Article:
Why Busch Light Is Literally The Last Beer You Should Settle For

In a definitive Tasting Table ranking of 40 popular beer brands, Busch Light came in last place, and there's a reason why we named it the worst. If your all-time favorite tasting notes are "skunky" and "watery," then Busch Light is 100% the beer for you. It totes a pretty low-key, straightforward ingredients lineup of water, barley, corn grits, and hops for a less bready flavor than classic Busch — a solid low-carb option for a domestic macro beer.

Still, if Anheuser-Busch is the parent company, then Busch Light is the prodigal son, minus the dramatic redemption arc. Aside from Natural Light, it's easily the most universally dogged-upon beer brand on the contemporary market. Much like the obnoxiously large cans of Foster's (which is not "Australian for beer" after all), it's super cost-effective and the comical appeal is free. But, at the end of the day, Busch Light doesn't taste very good, has an ultra-thin mouthfeel, and is undrinkable once the can warms up above 40 degrees.

A 12-pack of Busch Light may cost $10.99 at a Target in New York, but 12-packs of Miller and Coors Light both run for $12.99, and it might be the most worthwhile extra $2 you ever spend. For super thrifty sippers, a 12-pack of PBR (not a light beer but still in the bad-good beer camp) is just $9.99. (Labatt Blue Light is the best light beer of 'em all if you ask this writer, but whatever.)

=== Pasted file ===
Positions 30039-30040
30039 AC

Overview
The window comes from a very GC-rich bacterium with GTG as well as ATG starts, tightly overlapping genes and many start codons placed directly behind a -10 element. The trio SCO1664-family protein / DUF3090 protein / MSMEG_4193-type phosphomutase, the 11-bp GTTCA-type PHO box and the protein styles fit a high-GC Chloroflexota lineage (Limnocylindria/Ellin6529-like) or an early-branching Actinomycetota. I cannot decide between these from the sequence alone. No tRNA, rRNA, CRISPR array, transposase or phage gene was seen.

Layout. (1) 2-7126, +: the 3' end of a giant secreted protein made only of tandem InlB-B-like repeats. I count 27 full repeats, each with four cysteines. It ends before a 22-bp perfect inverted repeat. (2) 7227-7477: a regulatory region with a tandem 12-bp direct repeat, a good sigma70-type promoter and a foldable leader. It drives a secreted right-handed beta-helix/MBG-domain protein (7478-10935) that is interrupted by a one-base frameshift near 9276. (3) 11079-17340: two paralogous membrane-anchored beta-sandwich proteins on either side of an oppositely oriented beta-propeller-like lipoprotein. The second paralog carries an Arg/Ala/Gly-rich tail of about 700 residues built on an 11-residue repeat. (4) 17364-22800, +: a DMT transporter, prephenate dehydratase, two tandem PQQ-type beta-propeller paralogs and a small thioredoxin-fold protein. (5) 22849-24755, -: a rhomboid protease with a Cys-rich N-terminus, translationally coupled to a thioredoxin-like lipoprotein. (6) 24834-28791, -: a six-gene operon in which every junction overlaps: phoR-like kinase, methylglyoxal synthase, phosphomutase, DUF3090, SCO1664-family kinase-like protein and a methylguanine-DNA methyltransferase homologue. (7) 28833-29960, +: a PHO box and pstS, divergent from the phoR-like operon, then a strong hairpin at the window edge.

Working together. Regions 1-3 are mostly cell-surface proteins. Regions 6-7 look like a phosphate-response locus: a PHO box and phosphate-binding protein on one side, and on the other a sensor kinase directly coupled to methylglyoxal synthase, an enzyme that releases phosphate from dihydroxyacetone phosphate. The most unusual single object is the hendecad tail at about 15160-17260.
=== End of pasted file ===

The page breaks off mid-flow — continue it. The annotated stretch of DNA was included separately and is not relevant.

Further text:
If you like it, then that's all that counts ... we guess

All this is to say that Busch Light is the last beer you should settle for — unless you aren't settling. Diehard fans who truly enjoy drinking it will likely admit that Busch Light is not a good beer, per se, but that doesn't stop it from being an "awesome" beer. Quality and appeal are not to be conflated here.

The beer is characteristically watery, but not everyone wants to trudge through a milkshake-adjacent Guinness every time five o'clock rolls around. For folks accustomed to bolder flavored brews, Busch Light probably seems pretty different, and it is. Yet, an affordable American lager is certainly not without its charms: Many fans praise Busch Light for its ability to be consumed quickly and in mass quantities.

One recent video on the brand's Instagram depicts a blue and yellow macaw opening a can of Busch with its beak. This is what the Busch Light dogma is all about: casual friendliness and accessibility. The beer, once again, does not taste good. But, in the Busch Light world, the pace is slow, and there's always an open lawn chair beside a friend ready to crack a cold one. To be clear, if you can opt for literally any other light beer, then you absolutely should. Still, if you choose to enter the Busch Light sphere (even just for an afternoon), your $3 tallboy comes with a dose of laid-back ideology for free.